A revolution of love and art is coming. Artists, musicians, writers, and people who want to be heard, let this be the time to express yourself and create as much as you can. Let every emotion out on paper, bad and good, angry and confused, hopeful or or hopeless, and share it with the world. Tell people how you feel. Don’t fear judgment. Let your opinion be heard. Don’t be afraid to shove it down people’s throats. You have the power to make a change. Never give up fighting for what you believe in. Get ready for this revolution, because we are coming in together stronger than ever.
Disheartening results of this election has understandably and rightfully struck fear in many of our hearts. Not just because Trump won, or that the dream of the first woman president was muted. But because we saw our nation divide in front of our own eyes. I was not just with Hilary Clinton, I was with the people she represented. The people who believe in religious freedom, the harsh repercussions of climate change, our immediate enactment to tend to the damages we have done to or planet, inclusiveness, subsidies, equal rights for people of all ethnicities/physicality/sexualities/sex’s of the like. Most importantly though, I’m with the people who don’t allow their privilege to skew their perceptions of someone else’s all too real reality. There are people who are afraid of Donald Trump’s agenda because they feel excluded and shamed for who they are. And it’s those people who I’m with today. Waking up this morning, possibly due to our astoundingly abundant access to social media and news, I think we all felt the eeriness in the air- the wonder of what is to come? My education that I have been so gratefully given the opportunity to obtain, has taught me to make the personal political. So although we may be feeling distant from one another now, in our separate homes reading articles and sharing social media posts in disbelief, don’t be fooled. We are in a position now to finally band together, unite for something we all agree on, which is love. Act of love today. Although it may seem difficult, today is when we need it most. And for the people who support Donald Trump, when you realize this is an exclusive administration working under classism and find yourself at the short end of the stick, we will accept you too. This is tactful distraction and alienation- let’s rise above and display the fact that love will always trump hate.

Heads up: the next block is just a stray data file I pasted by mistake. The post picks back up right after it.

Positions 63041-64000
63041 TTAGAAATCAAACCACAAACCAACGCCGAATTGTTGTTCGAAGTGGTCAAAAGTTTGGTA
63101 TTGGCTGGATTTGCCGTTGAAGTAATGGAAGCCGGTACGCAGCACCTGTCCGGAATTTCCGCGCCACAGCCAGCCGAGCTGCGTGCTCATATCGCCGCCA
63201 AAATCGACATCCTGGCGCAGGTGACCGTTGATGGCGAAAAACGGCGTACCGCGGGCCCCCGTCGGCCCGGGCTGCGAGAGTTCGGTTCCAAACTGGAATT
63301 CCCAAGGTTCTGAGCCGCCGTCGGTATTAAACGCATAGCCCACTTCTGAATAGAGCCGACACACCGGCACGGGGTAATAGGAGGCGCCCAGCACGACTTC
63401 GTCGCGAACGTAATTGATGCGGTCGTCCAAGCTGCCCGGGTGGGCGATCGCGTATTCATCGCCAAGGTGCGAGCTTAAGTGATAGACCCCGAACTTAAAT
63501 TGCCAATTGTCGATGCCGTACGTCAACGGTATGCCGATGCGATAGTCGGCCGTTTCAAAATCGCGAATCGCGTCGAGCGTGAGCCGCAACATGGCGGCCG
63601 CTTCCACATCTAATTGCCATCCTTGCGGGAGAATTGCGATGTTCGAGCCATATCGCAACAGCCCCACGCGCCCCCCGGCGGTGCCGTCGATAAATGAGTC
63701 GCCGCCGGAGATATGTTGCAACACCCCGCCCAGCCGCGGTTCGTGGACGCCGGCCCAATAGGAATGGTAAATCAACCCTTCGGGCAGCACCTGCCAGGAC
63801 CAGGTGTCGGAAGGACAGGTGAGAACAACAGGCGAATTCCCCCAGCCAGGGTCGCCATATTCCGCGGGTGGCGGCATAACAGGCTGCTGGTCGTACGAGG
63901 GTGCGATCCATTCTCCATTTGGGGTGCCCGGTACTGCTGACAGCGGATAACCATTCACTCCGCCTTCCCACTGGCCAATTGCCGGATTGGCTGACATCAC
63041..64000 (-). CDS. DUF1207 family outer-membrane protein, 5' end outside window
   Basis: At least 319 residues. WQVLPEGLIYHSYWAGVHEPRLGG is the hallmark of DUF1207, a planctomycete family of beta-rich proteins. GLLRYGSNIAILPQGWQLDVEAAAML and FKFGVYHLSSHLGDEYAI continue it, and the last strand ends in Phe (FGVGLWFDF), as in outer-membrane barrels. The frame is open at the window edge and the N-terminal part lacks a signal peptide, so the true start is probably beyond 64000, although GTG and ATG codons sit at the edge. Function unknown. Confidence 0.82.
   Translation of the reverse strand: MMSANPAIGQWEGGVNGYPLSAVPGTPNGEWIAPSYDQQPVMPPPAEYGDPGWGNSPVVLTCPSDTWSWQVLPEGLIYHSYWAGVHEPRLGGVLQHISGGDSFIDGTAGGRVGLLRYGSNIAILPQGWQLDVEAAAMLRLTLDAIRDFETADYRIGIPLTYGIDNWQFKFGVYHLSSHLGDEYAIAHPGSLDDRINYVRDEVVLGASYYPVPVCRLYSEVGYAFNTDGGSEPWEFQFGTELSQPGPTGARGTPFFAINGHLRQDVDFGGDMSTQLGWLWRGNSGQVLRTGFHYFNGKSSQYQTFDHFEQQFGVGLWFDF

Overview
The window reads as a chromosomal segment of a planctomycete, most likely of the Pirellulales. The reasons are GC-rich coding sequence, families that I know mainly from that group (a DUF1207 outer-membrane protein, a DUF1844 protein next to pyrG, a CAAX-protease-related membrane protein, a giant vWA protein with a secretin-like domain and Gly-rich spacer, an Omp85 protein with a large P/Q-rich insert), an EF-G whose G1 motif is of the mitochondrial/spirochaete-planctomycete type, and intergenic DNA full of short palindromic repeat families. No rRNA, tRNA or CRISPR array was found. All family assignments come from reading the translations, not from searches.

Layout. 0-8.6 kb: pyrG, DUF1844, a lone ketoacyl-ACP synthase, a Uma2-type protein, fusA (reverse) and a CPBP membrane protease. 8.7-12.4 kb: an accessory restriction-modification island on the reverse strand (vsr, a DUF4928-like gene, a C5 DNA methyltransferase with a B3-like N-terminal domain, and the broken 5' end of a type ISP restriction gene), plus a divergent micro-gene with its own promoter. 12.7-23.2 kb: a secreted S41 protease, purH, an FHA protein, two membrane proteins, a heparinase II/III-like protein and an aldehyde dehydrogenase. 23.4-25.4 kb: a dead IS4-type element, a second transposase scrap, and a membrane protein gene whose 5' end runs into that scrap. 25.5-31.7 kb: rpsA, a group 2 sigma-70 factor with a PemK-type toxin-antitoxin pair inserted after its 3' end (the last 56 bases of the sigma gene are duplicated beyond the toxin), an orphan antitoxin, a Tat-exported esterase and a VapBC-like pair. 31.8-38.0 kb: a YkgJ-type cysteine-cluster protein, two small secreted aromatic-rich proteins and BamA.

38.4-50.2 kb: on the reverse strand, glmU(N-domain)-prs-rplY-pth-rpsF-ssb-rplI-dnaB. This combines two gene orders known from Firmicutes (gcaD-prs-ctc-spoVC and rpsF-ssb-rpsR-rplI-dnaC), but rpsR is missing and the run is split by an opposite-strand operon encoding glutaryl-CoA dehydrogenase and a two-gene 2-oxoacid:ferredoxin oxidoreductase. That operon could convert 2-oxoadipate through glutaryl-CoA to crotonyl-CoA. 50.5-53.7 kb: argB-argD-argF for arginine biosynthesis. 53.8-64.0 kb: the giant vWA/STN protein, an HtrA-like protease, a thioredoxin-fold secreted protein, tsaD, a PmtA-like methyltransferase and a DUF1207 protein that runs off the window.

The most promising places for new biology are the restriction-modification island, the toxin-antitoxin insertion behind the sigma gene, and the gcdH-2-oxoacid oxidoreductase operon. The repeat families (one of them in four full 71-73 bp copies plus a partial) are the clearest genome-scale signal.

I’m going to keep going. I’m going to create and love and make and hope. I won’t let any amount of fear try to dim my future and the future of other marginalized youth. I won’t let hatred take away my faith that there are good things in the world, awaiting us, for us. We are here, we never left. We are big and bright and strong. We keep going despite it all. Despite it all,I’m going to stay soft & stay here to initiate the change. I’m here with you.
There is always room for grace. No matter how filled with hate the world may seem, there is always enough space on this earth for love, unexpected beauty, senseless laughter, and kindness. Amidst the ruckus in our government, on the street, and inside of our hearts, we must be in a United State of being. The beauty of America lies in her people; the diversity found in our beliefs, opinions, values, stories, languages, cultures, ethnicities, and families. The beauty of America is that we may not, will not, and cannot agree on everything, but we can choose to respect each other as fellow citizens and human beings. The beauty of America is that we can recognize our differences, privileges, and even biases, but choose to honor equality, freedom, and liberty over discrimination, violence, and prejudice. The beauty of America is that she is given time to heal from wounds so deeply felt and acutely painful, but the only way for her to heal is through incredible softness, understanding, and compassion. In this time of opposition, we must be allies to one another. In this time of division, we must hold each other. When all these things happen, hope abounds.
I’m not American, but me as the rest of the world followed this election with a lot of attention, because if the USA coughs the rest of the world gets the flu. Since I was a kid I looked up to this country, for me was the land of dream where everyone can reach their full potential. I’m born and raised in Italy and I know very well what it means to have someone in charged that doesn’t represent your beliefs, but this made me stronger, it never stopped me from thinking and fighting for what I thinks is good. And this shouldn’t stop you either from raising your voice. Keep sharing positivity and compassion because that’s what we need right now, fight hate with love. Always.